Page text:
For over two years, studios have sought a single immersive sound distribution standard. The man-hours spent in standards committees in pursuit of this dream are surely worth more than any box office generated by immersive sound. The fruits of this effort, however, have started to bloom. Or possibly wither. It was determined this month that the best path forward for immersive sound in cinema is to develop an independent bit stream. Independent, that is, from that now in use by Barco, Dolby, and DTS. In other words, a fourth method will be developed that will be available to all companies for use in their products.
Of the three companies mentioned, only one has shown willingness to adopt the technology of another developer. This fact could have been learned several years ago, had anyone asked. If there was belief that a standards committee could alter the disposition of public companies, one might hope that this lesson has been learned. No amount of enthusiasm from non-invested participants is sufficient to force competitors into sharing technology that they consider strategic. This is particularly true in cinema, where ROI’s tend to be realized in downstream media.
But there’s certainly no reason to limit this discussion to immersive sound. The classic example of a misguided standards effort is SMPTE DCP. SMPTE DCP was developed with the assumption that adoption would simply follow. No feasibility study for adoption of the technology was conducted, particularly in light that a parallel version of DCP was already in use that was not compatible. With no adoption plan in place, six years later the industry continues to spend gobs of man-hours trying to bring SMPTE DCP into wide scale use. The real shame is that further developments in DCP-related technology is hinged to the SMPTE version of DCP, continuing the cycle of spending more man-hours of development time on technologies that may never be widely used.
A better mechanism for approving standards work is needed, particularly in cinema. Some standards organizations have been known to conduct feasibility studies before engaging in standards activity, but this can be difficult to arrange from a legal perspective. It would be better for a sister organization, having a separate charter, to take on such activity. The sister organization would simply conduct a feasibility study to determine if a proposed effort has a reasonable chance of success. Similarly, the sister organization could also investigate appropriate solutions to a problem, and from there produce a study that advises the best path forward in terms of a standard. Such input could not exclusively come from the sister organization, and other feasibility studies could also result. The standards organization would then consider the feasibility studies when determining to take on the new standards project.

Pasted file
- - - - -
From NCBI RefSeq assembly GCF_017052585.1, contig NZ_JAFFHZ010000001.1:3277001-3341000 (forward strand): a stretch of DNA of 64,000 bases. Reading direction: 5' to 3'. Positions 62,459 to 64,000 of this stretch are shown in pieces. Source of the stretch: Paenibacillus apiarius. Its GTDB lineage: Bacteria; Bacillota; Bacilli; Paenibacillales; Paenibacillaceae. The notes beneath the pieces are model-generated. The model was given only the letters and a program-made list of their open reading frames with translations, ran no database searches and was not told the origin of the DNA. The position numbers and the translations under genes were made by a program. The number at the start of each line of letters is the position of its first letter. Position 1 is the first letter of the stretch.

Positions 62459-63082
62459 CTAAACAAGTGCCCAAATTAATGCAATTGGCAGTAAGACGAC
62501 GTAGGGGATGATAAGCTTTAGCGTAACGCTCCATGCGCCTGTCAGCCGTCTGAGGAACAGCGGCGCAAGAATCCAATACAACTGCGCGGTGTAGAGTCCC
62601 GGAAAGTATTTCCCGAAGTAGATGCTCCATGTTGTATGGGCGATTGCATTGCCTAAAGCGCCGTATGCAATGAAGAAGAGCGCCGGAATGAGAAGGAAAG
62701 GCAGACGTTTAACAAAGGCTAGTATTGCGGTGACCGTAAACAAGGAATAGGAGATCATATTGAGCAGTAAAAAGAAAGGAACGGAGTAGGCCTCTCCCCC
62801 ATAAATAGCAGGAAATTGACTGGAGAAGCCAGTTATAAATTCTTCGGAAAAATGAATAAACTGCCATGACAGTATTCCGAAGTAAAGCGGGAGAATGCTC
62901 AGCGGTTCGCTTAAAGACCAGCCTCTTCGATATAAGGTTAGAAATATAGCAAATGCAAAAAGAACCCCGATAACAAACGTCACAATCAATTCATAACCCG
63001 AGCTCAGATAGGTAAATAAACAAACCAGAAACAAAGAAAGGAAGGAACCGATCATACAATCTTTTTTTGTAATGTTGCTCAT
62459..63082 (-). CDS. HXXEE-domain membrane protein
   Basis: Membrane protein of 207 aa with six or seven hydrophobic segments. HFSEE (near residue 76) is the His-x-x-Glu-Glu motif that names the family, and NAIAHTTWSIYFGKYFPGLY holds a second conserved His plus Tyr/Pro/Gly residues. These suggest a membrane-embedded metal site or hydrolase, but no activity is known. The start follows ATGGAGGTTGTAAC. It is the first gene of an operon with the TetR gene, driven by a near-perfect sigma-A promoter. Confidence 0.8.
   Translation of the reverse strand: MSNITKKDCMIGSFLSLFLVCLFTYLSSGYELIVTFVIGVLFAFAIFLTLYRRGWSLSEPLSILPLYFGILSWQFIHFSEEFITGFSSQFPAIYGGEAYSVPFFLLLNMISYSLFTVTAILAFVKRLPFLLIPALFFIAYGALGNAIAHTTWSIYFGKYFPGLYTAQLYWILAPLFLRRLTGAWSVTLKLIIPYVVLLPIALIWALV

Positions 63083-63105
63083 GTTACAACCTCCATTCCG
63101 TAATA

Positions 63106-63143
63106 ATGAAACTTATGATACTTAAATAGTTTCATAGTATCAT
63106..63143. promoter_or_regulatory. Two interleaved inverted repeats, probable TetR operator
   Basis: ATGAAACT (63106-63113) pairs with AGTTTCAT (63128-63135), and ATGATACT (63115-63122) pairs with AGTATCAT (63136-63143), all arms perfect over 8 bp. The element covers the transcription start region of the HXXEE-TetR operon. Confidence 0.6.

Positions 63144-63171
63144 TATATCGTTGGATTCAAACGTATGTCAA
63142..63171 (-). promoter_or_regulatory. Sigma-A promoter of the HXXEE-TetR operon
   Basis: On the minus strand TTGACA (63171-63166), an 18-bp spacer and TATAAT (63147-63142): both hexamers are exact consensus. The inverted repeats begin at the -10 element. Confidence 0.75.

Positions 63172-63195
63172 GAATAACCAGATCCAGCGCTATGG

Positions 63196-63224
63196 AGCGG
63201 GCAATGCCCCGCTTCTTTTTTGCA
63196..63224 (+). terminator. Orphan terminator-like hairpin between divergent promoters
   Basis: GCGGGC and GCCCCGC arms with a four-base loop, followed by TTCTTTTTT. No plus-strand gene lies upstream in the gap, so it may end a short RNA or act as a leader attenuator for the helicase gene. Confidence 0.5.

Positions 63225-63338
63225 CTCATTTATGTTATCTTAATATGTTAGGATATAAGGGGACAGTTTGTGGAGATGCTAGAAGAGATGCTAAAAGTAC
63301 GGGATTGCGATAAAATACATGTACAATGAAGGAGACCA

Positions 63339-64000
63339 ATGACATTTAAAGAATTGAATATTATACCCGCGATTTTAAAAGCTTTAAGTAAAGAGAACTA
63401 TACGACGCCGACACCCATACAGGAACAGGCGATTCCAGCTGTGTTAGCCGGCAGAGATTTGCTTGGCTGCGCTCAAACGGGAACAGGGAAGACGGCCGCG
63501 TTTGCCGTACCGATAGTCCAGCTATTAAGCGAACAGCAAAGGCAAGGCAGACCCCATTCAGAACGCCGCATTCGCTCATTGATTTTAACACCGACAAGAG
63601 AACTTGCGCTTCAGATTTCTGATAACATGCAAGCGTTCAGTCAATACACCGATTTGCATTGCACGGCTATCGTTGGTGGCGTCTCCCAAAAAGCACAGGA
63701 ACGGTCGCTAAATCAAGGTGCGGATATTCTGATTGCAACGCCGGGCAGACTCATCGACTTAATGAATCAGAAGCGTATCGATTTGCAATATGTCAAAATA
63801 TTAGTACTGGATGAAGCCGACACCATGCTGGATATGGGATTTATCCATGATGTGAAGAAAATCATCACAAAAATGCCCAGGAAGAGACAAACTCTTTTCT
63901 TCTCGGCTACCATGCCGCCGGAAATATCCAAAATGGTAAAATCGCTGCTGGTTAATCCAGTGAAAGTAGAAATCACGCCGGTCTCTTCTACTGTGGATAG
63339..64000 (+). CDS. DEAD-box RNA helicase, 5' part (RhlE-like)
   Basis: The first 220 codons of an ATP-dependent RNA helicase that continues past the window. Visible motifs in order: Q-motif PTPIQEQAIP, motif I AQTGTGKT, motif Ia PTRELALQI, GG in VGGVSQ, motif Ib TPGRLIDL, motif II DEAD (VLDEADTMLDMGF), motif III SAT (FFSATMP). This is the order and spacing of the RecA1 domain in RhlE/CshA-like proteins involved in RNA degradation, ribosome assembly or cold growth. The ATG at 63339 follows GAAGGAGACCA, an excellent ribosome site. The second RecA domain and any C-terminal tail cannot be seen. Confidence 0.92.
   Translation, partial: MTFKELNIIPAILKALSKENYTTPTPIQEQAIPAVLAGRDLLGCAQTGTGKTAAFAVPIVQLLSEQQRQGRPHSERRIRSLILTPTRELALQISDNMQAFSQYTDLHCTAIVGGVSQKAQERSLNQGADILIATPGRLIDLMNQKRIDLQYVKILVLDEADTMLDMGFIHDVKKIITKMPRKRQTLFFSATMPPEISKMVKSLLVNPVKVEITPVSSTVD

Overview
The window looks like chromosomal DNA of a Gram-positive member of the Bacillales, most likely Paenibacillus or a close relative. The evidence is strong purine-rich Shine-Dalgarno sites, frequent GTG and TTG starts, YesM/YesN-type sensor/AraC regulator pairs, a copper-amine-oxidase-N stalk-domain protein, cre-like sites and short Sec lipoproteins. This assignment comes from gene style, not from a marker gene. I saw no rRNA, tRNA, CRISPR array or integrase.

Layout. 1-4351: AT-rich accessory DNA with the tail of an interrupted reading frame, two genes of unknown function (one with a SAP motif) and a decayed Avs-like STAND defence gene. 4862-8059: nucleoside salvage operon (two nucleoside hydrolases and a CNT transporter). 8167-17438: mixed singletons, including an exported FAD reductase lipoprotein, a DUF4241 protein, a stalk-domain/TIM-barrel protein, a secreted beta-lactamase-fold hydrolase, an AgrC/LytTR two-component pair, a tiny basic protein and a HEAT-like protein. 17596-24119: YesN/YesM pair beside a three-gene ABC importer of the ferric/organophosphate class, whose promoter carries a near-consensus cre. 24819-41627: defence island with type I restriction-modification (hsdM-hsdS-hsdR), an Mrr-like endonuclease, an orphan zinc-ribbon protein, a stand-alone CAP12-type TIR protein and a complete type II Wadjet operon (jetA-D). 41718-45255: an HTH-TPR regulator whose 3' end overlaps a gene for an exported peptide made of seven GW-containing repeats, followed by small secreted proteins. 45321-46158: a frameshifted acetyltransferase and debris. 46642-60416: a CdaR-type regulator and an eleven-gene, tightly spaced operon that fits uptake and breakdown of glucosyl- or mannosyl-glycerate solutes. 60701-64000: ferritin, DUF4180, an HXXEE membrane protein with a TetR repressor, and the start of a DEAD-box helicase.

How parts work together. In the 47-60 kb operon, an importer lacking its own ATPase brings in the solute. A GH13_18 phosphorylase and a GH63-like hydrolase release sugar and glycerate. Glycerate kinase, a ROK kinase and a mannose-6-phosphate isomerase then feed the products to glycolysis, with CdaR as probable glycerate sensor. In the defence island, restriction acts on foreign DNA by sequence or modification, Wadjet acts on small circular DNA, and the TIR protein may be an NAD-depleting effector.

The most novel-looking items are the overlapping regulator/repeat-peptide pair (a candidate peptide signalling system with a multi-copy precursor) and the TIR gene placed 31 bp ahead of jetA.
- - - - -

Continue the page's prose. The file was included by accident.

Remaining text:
The work of a sister organization should not stop with the generation of a feasibility study. Technology rollout plans are needed if a standard is to be successful, and this takes substantial planning to be successful. The infamous success of Interop DCP, for example, was greatly assisted by the creation of open code libraries that could be employed in actual products. A group was also formed by which developers could exchange actual DCPs to learn if others could read what they produced. The successful adoption of the off-screen caption protocols developed in SMPTE was greatly assisted by the sharing of test tools and test boxes among developers, as well as content support driven by end users. These activities do not “just happen.” They require substantial planning, support, and coordination. But without these efforts, we simply end up with more technologies destined to match the success rate of SMPTE DCP.
The good news is that SMPTE recently “merged” with the Hollywood Post Alliance (HPA), a trade organization based in, you guessed it, Hollywood. I put quotes around “merged” as that’s the word used in the press release, but by nature of its trade organization status, HPA will remain separate from SMPTE in everything but management personnel. HPA would make a great home for future feasibility studies of proposed standards activities and technology rollout planning.